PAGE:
(We’ve got some catching up to do here at Frequency, where posts have become too infrequent recently. So here’s part one of “Better Late Than Never Week.” Today’s episode: Blind Pilot videos.)
No doubt about it, Blind Pilot — fast-rising, Portland-based creators of genial, gentle indie-folk-pop — is a well-oiled musical machine. Frontman Israel Nebeker writes catchy, compelling songs. His six-piece band is a highly skilled amalgam of moving parts that somehow finds a nice balance between breathless urgency and measured restraint. On stage, they seem humble and likable; they do their jobs with an easy, understated grace that’s hard to find in a world where bands must increasingly rely on bells and whistles (in addition to — sometimes instead of — songs and skills) to get noticed in an overpopulated music scene.
But for whatever reason, Blind Pilot doesn’t resonate with me. I recognize their considerable strengths, but can’t personally connect with what they do so well. And that’s OK. Lots of people can. Lots of people love them, as evidenced by the large crowd that showed up to their show Wednesday night at the Tower Theatre. It was the best-attended concert so far in the wonderful PDXchange Program series, and the band’s first show since they played two nights at the spacious, 780-capacity Wonder Ballroom back in December.
Facts are facts: Blind Pilot is a much bigger band/draw than my brain seems to think they are. And they’re going to get even bigger when their new album comes out next year, for all those reasons I listed above. Because in this missed connection, it’s not them, it’s me.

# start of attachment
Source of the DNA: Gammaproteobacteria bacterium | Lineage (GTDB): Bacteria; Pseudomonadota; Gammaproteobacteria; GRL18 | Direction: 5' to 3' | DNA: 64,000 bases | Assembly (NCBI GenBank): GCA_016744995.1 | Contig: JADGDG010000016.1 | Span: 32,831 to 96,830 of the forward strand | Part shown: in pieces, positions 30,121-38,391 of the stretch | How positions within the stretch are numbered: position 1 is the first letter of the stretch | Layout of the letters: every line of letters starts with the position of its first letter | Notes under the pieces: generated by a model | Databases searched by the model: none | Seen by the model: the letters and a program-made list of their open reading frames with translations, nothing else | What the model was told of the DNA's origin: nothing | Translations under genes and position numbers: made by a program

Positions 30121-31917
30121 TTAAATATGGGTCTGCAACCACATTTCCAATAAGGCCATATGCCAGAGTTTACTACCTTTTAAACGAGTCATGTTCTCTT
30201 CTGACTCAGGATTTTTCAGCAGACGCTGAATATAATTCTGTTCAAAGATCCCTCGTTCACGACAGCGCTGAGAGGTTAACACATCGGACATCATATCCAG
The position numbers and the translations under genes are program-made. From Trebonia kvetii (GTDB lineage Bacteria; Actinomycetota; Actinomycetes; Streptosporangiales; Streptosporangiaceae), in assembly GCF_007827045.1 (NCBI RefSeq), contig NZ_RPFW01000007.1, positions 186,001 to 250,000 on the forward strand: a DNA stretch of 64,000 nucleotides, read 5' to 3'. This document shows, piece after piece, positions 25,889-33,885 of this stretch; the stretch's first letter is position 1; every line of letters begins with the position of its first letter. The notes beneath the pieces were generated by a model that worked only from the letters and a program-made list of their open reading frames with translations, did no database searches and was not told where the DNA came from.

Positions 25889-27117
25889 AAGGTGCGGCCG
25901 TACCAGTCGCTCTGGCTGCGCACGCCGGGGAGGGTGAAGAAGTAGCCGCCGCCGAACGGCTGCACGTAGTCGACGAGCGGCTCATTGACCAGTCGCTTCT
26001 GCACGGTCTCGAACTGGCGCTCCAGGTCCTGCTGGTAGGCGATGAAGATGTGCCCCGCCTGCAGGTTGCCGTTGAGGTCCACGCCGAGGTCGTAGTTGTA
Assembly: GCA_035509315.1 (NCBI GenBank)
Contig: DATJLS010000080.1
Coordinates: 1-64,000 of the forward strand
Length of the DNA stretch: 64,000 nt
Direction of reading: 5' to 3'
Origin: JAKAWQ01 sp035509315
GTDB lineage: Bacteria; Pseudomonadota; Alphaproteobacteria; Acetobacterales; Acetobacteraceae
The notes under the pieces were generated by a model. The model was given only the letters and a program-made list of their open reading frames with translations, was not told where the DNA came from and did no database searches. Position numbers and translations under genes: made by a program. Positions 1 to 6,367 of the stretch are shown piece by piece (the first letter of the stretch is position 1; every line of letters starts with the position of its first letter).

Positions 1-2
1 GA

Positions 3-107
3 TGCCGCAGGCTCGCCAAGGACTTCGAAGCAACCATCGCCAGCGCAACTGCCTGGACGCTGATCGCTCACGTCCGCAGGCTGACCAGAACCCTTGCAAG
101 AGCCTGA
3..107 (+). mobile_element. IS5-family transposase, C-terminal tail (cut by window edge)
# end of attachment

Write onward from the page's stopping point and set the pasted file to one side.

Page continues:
(Before we get to the videos, one note: In Friday’s GO! Magazine, I wrote a little review of Bend artist Sara Jackson-Holman’s performance at MusicfestNW and noted her occasional nervousness on stage. That was true when I wrote it, and will probably be true in the near future. But during Jackson-Holman’s set opening for Blind Pilot at the Tower, jitters were few and far between. It was the best set I’ve seen from her so far, with covers of Leonard Cohen and the Postal Service sprinkled among songs from her debut album “When You Dream.”)
Here’s Blind Pilot playing a new song, which they declined to name when asked by someone in the audience.
And here’s “Go On, Say It” from the breakthrough album “3 Rounds and a Sound.”